Pamela Geller

Pamela Geller

The decision by the French satirical magazine Charlie Hebdo to stop publishing any further cartoons of the Islamic prophet Muhammed has been described by some as a “cave,” but Pamela Geller said it was something worse – an outright victory for terrorism.

“The jihadists won,” Geller told WND. “We need more cartoons, not fewer. We must stand against this violent intimidation to impose the Shariah.”

The internationally renowned critic of Islamic extremism and author of “Stop the Islamization of America: A Practical Guide to the Resistance,” expects there will be more terrorism as a result of Charlie Hebdo’s decision to back away from criticism of Islam.

“By surrendering, Charlie Hebdo is showing terrorism works,” said Geller, a WND columnist.

Following the murderous attack on the publication’s Paris office on Jan. 7, 2015, protests took place around the world in support of free speech and against the use of violence to enforce Islamic prohibitions on depictions of the Islamic prophet Muhammed. The hashtag #JeSuisCharlie was widely used to show solidarity with the French magazine.

However, other protests broke out in Islamic countries denouncing the magazine for its criticism of Islam, and they included hundreds of thousands of people in Pakistan, Turkey and Chechnya. The French government took no action to repeal its own legal prohibitions on “insulting” Muslims, described by one Washington Post contributor as “leading the Western world in a crackdown on free speech.”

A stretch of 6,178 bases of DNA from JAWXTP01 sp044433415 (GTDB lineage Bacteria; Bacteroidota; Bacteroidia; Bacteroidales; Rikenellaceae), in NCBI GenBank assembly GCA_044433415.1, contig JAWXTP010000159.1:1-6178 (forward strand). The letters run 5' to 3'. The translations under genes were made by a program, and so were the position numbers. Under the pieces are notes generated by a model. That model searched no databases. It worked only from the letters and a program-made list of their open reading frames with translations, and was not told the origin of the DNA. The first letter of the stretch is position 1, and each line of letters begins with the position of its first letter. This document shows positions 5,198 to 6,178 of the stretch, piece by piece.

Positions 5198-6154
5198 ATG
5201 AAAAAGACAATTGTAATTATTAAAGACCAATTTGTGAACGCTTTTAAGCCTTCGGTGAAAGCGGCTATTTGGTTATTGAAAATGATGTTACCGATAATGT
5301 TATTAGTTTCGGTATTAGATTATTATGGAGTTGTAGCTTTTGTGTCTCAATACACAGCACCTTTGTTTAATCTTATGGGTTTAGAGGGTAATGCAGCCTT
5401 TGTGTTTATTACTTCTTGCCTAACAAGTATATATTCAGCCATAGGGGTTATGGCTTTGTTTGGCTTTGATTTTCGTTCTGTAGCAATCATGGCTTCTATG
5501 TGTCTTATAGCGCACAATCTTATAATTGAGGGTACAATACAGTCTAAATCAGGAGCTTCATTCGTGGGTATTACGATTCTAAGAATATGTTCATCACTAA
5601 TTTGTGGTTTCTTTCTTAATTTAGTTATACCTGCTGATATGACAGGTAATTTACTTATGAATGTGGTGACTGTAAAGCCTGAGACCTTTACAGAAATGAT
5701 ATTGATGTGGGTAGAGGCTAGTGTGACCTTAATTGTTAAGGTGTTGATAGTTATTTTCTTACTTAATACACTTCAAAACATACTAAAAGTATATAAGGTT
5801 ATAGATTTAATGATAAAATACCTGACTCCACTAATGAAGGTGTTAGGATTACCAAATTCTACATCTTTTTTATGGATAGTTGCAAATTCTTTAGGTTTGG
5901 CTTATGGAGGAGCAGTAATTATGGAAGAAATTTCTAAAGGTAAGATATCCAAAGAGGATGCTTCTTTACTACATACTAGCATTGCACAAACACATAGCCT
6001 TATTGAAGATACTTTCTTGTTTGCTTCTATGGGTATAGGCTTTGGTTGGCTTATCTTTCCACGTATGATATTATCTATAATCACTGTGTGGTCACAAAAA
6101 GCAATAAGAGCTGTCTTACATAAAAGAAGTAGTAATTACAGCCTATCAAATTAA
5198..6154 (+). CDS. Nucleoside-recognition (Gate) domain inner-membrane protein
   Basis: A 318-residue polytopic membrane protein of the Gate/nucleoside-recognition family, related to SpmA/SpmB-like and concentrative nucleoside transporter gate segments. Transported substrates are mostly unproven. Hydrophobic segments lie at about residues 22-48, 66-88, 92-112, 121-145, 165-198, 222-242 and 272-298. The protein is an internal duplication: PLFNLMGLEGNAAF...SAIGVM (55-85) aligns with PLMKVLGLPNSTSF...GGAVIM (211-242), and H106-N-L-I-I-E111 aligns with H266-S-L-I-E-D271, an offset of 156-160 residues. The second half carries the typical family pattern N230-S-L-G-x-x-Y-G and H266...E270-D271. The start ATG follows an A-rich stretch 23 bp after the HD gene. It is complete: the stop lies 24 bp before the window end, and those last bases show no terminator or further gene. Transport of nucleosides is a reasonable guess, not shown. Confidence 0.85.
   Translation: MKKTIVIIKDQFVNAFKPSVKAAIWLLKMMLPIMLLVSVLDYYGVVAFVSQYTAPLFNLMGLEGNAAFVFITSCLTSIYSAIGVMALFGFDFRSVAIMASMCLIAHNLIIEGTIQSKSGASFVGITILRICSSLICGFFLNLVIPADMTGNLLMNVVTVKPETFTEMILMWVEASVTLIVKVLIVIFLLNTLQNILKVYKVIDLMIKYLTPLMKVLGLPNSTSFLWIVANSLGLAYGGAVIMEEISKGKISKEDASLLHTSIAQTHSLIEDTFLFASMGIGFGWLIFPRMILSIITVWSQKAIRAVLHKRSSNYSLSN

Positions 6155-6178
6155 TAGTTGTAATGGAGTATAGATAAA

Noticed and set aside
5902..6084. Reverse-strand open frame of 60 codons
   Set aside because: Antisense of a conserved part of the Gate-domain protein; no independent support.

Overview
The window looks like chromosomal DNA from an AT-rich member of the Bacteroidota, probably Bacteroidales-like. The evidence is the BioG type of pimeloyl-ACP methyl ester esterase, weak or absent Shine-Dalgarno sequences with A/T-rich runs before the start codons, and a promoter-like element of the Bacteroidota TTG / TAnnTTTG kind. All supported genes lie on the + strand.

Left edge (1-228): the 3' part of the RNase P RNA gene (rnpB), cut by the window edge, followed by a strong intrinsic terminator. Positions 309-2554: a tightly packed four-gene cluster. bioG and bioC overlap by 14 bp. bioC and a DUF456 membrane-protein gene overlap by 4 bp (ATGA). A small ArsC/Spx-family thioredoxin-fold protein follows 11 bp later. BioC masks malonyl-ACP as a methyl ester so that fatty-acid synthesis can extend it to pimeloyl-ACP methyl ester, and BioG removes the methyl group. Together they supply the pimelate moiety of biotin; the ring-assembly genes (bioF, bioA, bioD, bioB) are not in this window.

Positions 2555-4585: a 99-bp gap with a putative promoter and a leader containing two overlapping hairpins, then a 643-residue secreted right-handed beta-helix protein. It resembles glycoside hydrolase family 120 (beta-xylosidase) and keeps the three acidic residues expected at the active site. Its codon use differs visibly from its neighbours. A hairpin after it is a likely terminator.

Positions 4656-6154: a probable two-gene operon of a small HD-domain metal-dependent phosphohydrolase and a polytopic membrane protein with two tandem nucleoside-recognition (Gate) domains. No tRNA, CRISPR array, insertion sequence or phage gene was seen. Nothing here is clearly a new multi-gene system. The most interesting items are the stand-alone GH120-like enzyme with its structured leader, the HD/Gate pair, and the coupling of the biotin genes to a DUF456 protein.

Just over a month after the Charlie Hebdo attacks, legendary French actress Brigitte Bardot was placed on trial by the French government for the fifth time for purportedly insulting Muslims and “inciting racial hatred” with her comment, “I am fed up with being under the thumb of this population which is destroying us.”

Such gestures have done nothing to stop acts of Islamic terrorism in the country, as only last month a French man was beheaded and had his body dumped at a chemical company in Grenoble.

The shadow of the terrorist attack at Charlie Hebdo also made it difficult for the magazine to continue operating as fearlessly as it once did. In May, Renald “Luz” Luzier, the only cartoonist at Charlie Hebdo to survive the shooting, quit because the strain of working at the magazine was “too much to bear.” Luzier had previously stated he would no longer draw caricatures of Muhammed because he had grown “tired” of making them.

According to G.M. Davis, the author of “House of War: Islam’s Jihad against the World,” France and the West are engaged in a losing struggle by trying to change Islam into something other than what it is. This is especially true, he says, when it comes to trying to eliminate depictions of the Islamic prophet Muhammed.

“The sensitivity Islam has to depictions, any depictions, any image of Muhammed, is very deep rooted. It goes right back to the core teachings of Islam with respect to idolatry. And there’s a terrible phobia of idolatry or really images of any kind. That’s why when you go into a mosque you really don’t see images.”

Davis, who holds a Ph.D. from Stanford and is director of the documentary “Islam: What the West Needs to Know,” says the Islamic faith has always promoted violence to prevent criticism.

“Islam and its prophet Muhammed himself are extremely sensitive to criticism, or satire,” he observed. “In many ways, what happened at Charlie Hebdo is similar to multiple incidents right out of the life of Muhammed. Once he had the upper hand, Muhammed was quite willing to order people killed for creating ‘insulting’ poetry about him, or making fun of him.”